2018 Norton Commando 961 California
The original Norton Commando first saw the light of day all the way back in 1967. Production spanned ten continuous years, but the model slowly lost its steam. The Commando has since seen a number of attempted revivals, with several entities trying to capture some of the success of the original, with varying degrees of success.
For its 50th anniversary, the British maker has given it an update and launched the 2018 Commando 961 California. ‘The easy riding roadster’. It ditches all the darkness and adorns a timeless classic styling with chrome all-over reminiscent of the ‘70s American motorcycling.
2017 - 2018 Norton V4 RR
British heavyweight Norton Motorcycles aimed to bring Isle of Man TT performance to the public, and it seems as though it has managed to do just that with the V4 RR. Superbike performance and dead-sexy curves are the hallmarks of this ride, and while that’s nothing new for Norton, there are plenty of details that set this ride apart from its usual fare. Carbon and Kevlar make an appearance with a 200-plus horsepower, V4 engine thrown into the mix for good measure, so yeah, this ain’t your run-of-the-mill race-tribute piece — it has bona fide competitive DNA in its design — but neither is it a racebike made street legal, but something in between.
Continue reading for my review of the Norton V4 RR.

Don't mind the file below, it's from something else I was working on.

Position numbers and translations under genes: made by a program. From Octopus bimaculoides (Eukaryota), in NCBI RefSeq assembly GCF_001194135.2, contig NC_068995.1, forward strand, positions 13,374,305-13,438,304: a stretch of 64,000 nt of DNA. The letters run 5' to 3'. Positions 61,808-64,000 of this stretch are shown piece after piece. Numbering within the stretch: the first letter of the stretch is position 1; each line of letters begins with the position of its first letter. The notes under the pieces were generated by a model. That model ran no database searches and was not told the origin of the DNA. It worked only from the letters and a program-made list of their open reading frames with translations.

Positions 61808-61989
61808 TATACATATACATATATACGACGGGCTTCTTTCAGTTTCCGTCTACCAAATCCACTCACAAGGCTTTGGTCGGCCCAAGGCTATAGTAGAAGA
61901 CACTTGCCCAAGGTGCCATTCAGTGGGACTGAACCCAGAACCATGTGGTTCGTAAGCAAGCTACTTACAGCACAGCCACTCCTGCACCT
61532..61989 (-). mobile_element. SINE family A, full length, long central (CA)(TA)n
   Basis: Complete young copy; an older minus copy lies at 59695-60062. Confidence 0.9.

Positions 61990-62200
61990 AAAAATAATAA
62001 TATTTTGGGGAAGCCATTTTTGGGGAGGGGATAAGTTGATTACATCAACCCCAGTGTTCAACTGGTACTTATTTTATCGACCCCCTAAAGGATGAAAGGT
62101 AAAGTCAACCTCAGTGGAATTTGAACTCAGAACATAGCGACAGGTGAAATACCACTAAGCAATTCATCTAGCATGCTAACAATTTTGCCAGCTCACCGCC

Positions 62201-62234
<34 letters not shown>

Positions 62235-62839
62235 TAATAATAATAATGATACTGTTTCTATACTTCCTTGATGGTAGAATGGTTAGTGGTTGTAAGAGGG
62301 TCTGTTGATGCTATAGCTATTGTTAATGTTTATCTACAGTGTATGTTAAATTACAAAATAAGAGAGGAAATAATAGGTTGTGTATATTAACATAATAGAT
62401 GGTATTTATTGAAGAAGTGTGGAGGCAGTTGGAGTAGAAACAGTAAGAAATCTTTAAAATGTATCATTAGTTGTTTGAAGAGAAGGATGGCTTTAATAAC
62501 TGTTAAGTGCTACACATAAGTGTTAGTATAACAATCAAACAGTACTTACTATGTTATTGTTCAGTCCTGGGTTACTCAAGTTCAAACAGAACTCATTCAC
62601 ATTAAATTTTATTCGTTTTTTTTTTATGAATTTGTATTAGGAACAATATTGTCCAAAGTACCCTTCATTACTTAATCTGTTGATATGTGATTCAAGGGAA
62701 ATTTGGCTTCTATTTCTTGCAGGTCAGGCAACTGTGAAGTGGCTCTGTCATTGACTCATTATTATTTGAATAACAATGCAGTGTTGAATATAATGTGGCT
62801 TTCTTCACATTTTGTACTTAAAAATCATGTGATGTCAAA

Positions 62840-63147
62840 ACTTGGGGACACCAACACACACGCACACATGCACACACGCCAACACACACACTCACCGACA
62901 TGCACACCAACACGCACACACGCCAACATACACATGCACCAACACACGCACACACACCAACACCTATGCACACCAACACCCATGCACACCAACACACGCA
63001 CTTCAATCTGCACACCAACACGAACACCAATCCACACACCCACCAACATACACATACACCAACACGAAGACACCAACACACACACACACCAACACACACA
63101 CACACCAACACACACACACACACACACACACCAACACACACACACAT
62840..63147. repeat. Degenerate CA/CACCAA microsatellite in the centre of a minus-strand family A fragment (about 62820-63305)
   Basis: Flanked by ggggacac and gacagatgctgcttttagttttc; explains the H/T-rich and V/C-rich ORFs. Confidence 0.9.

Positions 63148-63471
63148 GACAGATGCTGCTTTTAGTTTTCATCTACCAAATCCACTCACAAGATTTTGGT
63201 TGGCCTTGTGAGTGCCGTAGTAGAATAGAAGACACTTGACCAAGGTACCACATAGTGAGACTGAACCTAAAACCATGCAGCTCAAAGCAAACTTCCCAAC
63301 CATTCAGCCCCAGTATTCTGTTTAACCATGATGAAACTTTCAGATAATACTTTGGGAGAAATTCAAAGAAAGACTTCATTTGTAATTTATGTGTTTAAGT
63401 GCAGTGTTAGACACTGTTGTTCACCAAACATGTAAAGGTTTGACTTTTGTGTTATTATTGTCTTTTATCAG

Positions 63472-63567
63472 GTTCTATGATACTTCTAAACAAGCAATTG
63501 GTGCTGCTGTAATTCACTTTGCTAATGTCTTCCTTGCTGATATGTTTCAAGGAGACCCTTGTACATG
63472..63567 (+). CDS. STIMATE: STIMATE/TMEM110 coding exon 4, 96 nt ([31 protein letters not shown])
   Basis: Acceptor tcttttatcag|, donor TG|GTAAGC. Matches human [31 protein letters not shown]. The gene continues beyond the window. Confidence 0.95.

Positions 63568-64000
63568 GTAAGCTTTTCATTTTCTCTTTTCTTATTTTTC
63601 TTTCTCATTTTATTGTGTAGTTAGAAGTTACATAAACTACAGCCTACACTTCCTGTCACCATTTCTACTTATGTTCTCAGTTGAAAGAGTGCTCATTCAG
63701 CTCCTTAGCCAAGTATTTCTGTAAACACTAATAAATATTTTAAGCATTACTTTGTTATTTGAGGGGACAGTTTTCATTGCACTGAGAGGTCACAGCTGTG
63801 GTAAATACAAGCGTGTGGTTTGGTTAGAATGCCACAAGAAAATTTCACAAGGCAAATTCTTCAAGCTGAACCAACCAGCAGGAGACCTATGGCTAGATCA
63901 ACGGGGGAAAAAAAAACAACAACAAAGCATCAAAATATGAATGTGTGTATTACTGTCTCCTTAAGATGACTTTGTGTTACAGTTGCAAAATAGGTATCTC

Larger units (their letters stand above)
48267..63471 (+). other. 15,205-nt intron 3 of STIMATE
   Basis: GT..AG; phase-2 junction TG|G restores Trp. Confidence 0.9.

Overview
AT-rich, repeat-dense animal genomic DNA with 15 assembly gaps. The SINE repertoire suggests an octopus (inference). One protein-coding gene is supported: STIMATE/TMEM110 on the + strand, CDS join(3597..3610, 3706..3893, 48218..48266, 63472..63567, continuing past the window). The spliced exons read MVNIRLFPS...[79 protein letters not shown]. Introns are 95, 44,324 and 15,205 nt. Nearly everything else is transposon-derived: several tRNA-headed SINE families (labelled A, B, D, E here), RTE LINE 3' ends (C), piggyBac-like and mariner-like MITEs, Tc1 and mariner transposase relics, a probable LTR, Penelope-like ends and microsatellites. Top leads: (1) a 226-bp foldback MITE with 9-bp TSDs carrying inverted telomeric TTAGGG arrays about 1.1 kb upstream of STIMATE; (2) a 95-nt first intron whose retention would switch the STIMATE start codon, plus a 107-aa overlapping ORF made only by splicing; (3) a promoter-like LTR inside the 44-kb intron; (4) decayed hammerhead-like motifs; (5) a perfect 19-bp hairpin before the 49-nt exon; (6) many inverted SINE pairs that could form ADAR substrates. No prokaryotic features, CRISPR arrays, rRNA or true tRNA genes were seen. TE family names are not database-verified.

2016 - 2018 Norton Dominator
The Dominator from Norton captures the look and feel of the limited-edition Domiracer, but with a more production-friendly and street-legal layout. Norton may have been a bit surprised at the pace at which the Domiracers got snapped up and at the high rate of conversion to street-legal status, but its response was right on target. Powered by an in-house-developed 961 cc parallel twin, the Dominator is quite expensive, but do you get a lot of bike for that dough?
Continue reading for my review of the Norton Dominator.
The original Norton Commando first saw the light of day all the way back in 1967. Production spanned ten years, and the Commando was crowned “Machine of the Year” by the U.K.-based Motor Cycle News for five consecutive years, starting with its sophomore year in ’68 and running through ’72. Since then, the Commando has seen a number of attempted revivals, with several entities trying to capture some of the success of the original, with varying degrees of success.
Norton Motorcycles re-introduces us to the Commando with the 961 MK II family that brings classic, British style and modern engineering together in what may be the best attempt to date. Let’s find out, shall we?
Continue reading for my review of the Norton Commando 961 SF MKII, Commando 961 Sport MKII, and Commando 961 Cafe Racer MKII.